Today’s Links: June 26, 2012


BAYLEN LINNEKIN: “I Say Tomato, You Say No
“With summer now upon us, gardening season is in full swing. And that can only mean it’s time for local government officials around the country to try to outdo one another when it comes to preventing everyday people from growing fruit and vegetables in their own yards. If the proposition that squads of busybody, anti-gardening bureaucrats are waiting in your thicket, ready to pounce on the pecks of peppers you might have tended in your yard sounds like hyperbole, then you clearly have not been paying attention to the news. In years.”

JONATHAN ADLER: “From Rhetoric to Action
“Romney clearly recognizes that federal regulations can hamper job creation and slow economic growth, and he promises to be less supportive of new regulatory initiatives than President Obama. […] A President Romney may have a difficult time turning his rhetoric of regulatory reform into reality.  His campaign materials overstate the extent to which the President may dictate federal regulatory policy.  Many regulatory initiatives, including many of those Romney has blamed for slowing economic growth, are the result of statutory mandates enacted by Congress.  There’s little a President can do about such things on his own.”

DAVID WEIGEL: “Cato at Peace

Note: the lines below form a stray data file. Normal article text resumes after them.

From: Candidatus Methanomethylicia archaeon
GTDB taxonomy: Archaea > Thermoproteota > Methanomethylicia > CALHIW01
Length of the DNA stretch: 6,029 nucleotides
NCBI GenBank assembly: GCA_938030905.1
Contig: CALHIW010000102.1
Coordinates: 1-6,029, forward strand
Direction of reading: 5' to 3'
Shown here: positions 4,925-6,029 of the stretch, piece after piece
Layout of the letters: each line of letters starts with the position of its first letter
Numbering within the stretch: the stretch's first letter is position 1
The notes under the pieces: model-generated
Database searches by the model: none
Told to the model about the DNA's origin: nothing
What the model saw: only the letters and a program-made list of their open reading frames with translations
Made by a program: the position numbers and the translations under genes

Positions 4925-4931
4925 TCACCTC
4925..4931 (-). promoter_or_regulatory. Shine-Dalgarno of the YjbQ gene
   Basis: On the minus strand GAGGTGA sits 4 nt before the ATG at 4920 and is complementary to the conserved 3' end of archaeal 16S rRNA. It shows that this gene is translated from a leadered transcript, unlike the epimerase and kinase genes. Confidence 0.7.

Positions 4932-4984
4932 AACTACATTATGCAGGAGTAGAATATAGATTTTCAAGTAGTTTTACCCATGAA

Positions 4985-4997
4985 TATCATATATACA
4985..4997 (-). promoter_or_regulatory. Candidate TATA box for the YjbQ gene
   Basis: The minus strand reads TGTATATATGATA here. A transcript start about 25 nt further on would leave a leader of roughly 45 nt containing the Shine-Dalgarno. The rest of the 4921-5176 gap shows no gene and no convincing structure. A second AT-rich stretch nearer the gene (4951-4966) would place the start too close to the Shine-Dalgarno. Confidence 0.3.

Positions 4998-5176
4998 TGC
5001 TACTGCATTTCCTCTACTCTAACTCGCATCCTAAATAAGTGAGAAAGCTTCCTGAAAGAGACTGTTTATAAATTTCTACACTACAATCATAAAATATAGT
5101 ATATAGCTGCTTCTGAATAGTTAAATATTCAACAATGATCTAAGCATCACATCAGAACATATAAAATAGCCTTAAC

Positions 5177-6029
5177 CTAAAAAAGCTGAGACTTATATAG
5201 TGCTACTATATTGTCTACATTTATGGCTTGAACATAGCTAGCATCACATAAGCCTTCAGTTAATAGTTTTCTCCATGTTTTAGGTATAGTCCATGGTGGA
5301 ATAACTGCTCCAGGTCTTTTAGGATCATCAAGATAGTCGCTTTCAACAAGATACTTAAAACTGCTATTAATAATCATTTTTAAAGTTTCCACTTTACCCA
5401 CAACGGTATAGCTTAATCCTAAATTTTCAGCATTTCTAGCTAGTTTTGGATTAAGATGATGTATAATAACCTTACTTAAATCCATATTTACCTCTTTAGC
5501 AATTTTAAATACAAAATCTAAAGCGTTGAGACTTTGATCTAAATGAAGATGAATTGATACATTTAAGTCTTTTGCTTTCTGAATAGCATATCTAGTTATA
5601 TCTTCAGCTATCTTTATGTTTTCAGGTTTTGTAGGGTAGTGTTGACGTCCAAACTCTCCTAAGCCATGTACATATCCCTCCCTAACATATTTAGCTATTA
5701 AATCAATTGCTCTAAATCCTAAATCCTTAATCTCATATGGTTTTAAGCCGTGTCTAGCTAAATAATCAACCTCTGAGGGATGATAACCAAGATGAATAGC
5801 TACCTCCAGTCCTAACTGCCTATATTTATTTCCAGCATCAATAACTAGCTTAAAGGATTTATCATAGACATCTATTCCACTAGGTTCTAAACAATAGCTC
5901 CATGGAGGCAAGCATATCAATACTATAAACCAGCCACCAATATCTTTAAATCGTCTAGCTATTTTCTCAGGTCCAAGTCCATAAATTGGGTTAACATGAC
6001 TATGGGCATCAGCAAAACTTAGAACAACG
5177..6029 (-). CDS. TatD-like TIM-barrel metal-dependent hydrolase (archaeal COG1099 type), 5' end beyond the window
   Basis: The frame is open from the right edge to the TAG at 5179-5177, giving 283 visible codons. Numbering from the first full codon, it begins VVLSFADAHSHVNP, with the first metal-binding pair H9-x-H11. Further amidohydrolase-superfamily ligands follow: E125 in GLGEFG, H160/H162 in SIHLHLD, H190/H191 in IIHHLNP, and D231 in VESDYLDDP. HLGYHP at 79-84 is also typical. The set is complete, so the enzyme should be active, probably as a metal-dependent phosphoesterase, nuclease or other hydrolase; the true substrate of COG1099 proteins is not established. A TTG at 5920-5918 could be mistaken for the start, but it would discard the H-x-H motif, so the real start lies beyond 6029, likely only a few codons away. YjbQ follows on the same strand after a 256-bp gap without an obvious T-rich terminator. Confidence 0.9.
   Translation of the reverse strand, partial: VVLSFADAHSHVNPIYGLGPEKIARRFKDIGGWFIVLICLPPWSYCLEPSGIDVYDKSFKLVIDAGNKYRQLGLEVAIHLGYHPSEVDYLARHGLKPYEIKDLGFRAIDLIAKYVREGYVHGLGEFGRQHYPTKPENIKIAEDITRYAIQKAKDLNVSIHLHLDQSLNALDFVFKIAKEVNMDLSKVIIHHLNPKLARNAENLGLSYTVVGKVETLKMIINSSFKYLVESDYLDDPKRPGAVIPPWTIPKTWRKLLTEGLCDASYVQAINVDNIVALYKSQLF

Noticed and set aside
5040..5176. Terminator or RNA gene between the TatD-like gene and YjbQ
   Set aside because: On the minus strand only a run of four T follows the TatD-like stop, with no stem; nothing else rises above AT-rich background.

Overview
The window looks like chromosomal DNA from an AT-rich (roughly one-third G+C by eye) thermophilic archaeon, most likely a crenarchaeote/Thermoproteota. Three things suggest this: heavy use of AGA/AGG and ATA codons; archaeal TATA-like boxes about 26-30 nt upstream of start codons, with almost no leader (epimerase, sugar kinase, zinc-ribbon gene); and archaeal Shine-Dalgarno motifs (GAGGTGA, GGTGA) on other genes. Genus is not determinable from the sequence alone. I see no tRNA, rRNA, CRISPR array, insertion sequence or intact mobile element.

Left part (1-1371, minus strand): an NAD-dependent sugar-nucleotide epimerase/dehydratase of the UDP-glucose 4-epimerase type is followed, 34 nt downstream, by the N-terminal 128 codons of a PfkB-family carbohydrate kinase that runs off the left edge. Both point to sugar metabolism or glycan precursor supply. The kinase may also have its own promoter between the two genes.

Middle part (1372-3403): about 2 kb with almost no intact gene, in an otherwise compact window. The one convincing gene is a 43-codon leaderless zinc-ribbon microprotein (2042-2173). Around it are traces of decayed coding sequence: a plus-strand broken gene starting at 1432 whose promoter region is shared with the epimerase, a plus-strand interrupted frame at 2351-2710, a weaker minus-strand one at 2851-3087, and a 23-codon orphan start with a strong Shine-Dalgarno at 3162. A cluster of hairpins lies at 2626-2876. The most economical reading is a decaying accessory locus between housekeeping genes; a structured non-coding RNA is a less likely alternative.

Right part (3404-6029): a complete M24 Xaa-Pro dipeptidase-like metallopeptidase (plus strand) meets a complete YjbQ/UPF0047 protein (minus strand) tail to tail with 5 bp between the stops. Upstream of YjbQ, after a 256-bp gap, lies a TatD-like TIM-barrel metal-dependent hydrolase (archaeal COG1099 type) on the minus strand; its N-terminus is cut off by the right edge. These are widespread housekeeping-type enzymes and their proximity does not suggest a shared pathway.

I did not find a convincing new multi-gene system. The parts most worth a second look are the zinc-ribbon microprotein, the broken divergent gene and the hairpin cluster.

“Bob Levy, chairman of the Cato board, took the stage first and explained the deal—a new board of directors (minus Crane and Charles Koch) and the end of the ‘shareholder’ system that started the whole conflict. The avuncular Crane spoke next, introducing the staff to Allison. After meeting the new boss, the Cato-ites got to field questions about a treaty that had been hashed out over two months—from two in-person meetings in the Kochs’ home base of Wichita, Kan., to some increasingly fruitful conference calls, all apparently moderated by Allison. There would be 16 board members, 11 of them unaffiliated with the Kochs.”


EXECUTIVE POWER – Much-Abused ‘State Secrets Privilege’ Under Fire in Congress
“Obama and his successors in the White House would be banned from using false claims of national security to conceal ’embarrassing or unlawful conduct’ by the government, under new legislation proposed by lawmakers on both sides of the House. The proposed State Secrets Protection Act, H.R. 5956, introduced by Rep. Jerrold Nadler (D-New York), would be the first law to rein in the president’s ‘state secrets privilege,’ a nearly limitless power to kill litigation by claiming a lawsuit would expose national security information to the benefit of America’s enemies”

CULTURE – Ten Cool Facts About How Americans Spend Their Time
“People over the age of 75 watch twice as much television as teenagers. On any given day, women are 30 percent more likely to do chores than men. The typical college student spends about an hour sleeping for every 25 minutes he spends studying. Those are just three of the facts you can harvest from the Bureau of Labor Statistics’ latest American Time Use Survey, which using polling data to illustrate a day in the life for Americans by age, gender, and education.”

TRANSPORTATION – States Consider Raising Fines for Distracted Driving
“Growing concern over the continued use of cellphones by drivers has some states reviewing laws against the practice and exploring stiffer fines and harsher penalties.”